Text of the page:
(ii) Competition: When Darwin spoke of the struggle for existence and survival of the fittest in nature, he was convinced that interspecific competition is a potent force in organic evolution. It is generally believed that competition occurs when closely related species compete for the same resources that are limiting, but this is not entirely true. Firstly, totally unrelated species could also compete for the same resource. For instance, in some shallow South American lakes visiting flamingoes and resident fishes compete for their common food, the zooplankton in the lake. Secondly, resources need not be limiting for competition to occur; in interference competition, the feeding efficiency of one species might be reduced due to the interfering and inhibitory presence of the other species, even if resources (food and space) are abundant. Therefore, competition is best defined as a process in which the fitness of one species (measured in terms of its ‘r’ the intrinsic rate of increase) is significantly lower in the presence of another species. It is relatively easy to demonstrate in laboratory experiments, as Gause and other experimental ecologists did, when resources are limited the competitively superior species will eventually eliminate the other species, but evidence for such competitive exclusion occurring in nature is not always conclusive. Strong and persuasive circumstantial evidence does exist however in some cases. The Abingdon tortoise in Galapagos Islands became extinct within a decade after goats were introduced on the island, apparently due to the greater browsing efficiency of the goats. Another evidence for the occurrence of competition in nature comes from what is called ‘competitive release’. A species whose distribution is restricted to a small geographical area because of the presence of a competitively superior species, is found to expand its distributional range dramatically when the competing species is experimentally removed. Connell’s elegant field experiments showed that on the rocky sea coasts of Scotland, the larger and competitively superior barnacle Balanus dominates the intertidal area, and excludes the smaller barnacle Chathamalus from that zone. In general, herbivores and plants appear to be more adversely affected by competition than carnivores.
Gause’s ‘Competitive Exclusion Principle’ states that two closely related species competing for the same resources cannot co-exist indefinitely and the competitively inferior one will be eliminated eventually. This may be true if resources are limiting, but not otherwise. More recent studies do not support such gross generalisations about competition. While they do not rule out the occurrence of interspecific competition in nature, they point out that species facing competition might evolve mechanisms that promote co-existence rather than exclusion. One such mechanism is ‘resource partitioning’. If two species compete for the same resource, they could avoid competition by choosing, for instance, different times for feeding or different foraging patterns. MacArthur showed that five closely related species of warblers living on the same tree were able to avoid competition and co-exist due to behavioural differences in their foraging activities.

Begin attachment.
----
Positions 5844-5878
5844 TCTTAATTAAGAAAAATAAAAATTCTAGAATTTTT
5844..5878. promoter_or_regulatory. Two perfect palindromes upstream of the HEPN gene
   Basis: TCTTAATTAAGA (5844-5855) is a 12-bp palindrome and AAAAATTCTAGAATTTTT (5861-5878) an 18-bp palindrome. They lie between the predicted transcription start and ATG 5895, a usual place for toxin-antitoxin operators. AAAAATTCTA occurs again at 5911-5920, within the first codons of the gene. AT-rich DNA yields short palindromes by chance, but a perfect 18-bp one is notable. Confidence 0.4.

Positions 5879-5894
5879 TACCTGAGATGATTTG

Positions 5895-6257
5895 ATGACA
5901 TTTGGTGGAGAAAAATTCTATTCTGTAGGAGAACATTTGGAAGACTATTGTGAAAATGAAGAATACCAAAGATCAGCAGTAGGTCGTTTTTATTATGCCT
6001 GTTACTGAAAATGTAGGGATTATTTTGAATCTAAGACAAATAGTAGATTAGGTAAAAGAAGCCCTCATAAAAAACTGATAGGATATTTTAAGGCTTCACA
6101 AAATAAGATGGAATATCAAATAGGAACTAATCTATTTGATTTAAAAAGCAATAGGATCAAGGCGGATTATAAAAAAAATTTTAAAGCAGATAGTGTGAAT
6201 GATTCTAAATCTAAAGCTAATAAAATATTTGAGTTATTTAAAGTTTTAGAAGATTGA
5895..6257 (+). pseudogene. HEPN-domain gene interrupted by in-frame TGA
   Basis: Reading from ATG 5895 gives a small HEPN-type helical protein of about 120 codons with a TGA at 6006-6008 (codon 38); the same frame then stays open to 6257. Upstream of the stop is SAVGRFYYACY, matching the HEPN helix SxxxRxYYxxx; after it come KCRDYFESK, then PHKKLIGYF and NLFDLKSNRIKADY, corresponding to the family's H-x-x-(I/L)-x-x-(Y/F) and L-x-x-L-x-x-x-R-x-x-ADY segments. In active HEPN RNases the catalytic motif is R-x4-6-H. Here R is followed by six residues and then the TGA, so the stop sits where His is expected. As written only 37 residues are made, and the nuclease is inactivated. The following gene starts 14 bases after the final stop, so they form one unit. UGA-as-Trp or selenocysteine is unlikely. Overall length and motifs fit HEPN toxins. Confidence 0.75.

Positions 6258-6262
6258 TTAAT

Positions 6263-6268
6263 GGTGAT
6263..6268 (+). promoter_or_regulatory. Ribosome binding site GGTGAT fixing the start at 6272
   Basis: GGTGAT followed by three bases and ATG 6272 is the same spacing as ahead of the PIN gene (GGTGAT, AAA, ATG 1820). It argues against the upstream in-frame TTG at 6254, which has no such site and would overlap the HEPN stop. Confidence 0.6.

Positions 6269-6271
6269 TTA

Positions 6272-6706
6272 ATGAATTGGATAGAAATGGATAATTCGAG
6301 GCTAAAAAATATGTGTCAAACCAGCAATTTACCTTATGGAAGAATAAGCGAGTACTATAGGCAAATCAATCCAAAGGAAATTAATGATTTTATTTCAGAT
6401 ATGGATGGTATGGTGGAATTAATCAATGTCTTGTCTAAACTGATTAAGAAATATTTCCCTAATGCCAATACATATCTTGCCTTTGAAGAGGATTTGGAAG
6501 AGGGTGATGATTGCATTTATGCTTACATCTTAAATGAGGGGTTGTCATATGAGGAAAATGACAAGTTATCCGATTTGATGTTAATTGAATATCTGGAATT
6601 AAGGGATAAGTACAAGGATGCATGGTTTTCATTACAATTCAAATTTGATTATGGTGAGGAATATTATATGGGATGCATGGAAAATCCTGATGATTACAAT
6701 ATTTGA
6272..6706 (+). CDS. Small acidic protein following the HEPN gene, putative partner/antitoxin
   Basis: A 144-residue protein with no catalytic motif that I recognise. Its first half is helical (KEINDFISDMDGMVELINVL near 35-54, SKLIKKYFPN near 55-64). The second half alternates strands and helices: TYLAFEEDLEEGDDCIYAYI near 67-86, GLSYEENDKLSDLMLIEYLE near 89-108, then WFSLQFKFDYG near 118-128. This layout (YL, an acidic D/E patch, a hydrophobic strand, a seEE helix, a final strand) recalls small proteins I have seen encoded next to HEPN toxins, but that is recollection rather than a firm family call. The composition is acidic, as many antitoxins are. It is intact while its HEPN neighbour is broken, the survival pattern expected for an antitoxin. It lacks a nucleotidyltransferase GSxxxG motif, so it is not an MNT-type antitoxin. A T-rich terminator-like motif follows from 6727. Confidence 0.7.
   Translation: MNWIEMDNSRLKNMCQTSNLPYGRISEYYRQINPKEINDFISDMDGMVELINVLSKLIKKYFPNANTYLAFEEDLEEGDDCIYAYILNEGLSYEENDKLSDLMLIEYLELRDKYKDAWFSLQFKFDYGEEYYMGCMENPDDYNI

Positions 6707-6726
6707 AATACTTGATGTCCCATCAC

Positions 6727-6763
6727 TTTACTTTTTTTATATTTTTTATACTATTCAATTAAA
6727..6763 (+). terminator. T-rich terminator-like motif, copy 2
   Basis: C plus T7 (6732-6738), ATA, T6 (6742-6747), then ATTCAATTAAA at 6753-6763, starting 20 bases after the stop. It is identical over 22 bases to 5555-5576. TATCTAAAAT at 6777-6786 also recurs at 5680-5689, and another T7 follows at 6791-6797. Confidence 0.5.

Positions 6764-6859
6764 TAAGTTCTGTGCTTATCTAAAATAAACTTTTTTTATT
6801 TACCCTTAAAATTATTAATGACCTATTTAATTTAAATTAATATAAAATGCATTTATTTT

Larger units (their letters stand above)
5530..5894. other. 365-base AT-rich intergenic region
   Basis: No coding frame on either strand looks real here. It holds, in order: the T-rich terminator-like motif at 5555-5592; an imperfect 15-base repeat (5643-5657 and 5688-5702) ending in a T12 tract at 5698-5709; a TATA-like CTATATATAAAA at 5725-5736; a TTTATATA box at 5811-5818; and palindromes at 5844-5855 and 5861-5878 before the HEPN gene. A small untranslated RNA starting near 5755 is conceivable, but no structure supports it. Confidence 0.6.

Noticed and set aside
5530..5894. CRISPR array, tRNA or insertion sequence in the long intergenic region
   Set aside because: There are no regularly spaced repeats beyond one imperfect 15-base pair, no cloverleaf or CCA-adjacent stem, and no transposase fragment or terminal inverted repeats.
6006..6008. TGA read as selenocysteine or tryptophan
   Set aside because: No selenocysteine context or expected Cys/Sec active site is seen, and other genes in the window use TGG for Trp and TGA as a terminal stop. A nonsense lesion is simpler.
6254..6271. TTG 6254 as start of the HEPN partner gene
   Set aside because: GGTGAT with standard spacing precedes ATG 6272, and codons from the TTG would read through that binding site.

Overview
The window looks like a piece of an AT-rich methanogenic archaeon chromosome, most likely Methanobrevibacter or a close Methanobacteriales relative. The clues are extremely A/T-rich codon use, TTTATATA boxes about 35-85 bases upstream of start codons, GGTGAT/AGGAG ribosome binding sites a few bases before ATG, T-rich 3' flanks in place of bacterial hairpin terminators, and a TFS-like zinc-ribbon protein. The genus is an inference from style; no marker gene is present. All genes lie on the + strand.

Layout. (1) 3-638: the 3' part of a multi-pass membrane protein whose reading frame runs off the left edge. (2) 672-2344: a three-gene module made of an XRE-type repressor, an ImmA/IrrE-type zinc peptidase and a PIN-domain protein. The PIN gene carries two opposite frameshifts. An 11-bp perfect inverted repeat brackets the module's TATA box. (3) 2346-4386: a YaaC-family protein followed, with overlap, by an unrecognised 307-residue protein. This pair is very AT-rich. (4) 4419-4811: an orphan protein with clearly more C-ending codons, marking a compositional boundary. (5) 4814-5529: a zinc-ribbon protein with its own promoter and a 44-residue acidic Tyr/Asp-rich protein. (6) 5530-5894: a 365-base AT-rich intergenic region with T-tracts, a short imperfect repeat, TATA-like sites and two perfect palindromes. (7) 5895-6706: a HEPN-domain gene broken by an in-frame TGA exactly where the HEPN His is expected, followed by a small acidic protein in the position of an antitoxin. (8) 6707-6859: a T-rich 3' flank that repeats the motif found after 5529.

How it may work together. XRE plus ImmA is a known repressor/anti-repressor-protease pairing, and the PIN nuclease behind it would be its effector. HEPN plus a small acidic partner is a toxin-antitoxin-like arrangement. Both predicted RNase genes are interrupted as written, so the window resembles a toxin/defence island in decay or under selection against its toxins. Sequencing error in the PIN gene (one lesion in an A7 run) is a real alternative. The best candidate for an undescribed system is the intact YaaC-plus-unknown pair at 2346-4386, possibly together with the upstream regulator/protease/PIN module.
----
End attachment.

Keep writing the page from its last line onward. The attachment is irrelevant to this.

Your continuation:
(iii) Parasitism: Considering that the parasitic mode of life ensures free lodging and meals, it is not surprising that parasitism has evolved in so many taxonomic groups from plants to higher vertebrates. Many parasites have evolved to be host-specific (they can parasitise only a single species of host) in such a way that both host and the parasite tend to co-evolve; that is, if the host evolves special mechanisms for rejecting or resisting the parasite, the parasite has to evolve mechanisms to counteract and neutralize them, in order to be successful with the same host species. In accordance with their life styles, parasites evolved special adaptations such as the loss of unnecessary sense organs, presence of adhesive organs or suckers to cling on to the host, loss of digestive system and high reproductive capacity. The life cycles of parasites are often complex, involving one or two intermediate hosts or vectors to facilitate parasitisation of its primary host. The human liver fluke (a trematode parasite) depends on two intermediate hosts (a snail and a fish) to complete its life cycle. The malarial parasite needs a vector (mosquito) to spread to other hosts. Majority of the parasites harm the host; they may reduce the survival, growth and reproduction of the host and reduce its population density. They might render the host more vulnerable to predation by making it physically weak. Do you believe that an ideal parasite should be able to thrive within the host without harming it? Then why didn’t natural selection lead to the evolution of such totally harmless parasites?
Parasites that feed on the external surface of the host organism are called ectoparasites. The most familiar examples of this group are the lice on humans and ticks on dogs. Many marine fish are infested with ectoparasitic copepods. Cuscuta, a parasitic plant that is commonly found growing on hedge plants, has lost its chlorophyll and leaves in the course of evolution. It derives its nutrition from the host plant which it parasitises. The female mosquito is not considered a parasite, although it needs our blood for reproduction. Can you explain why?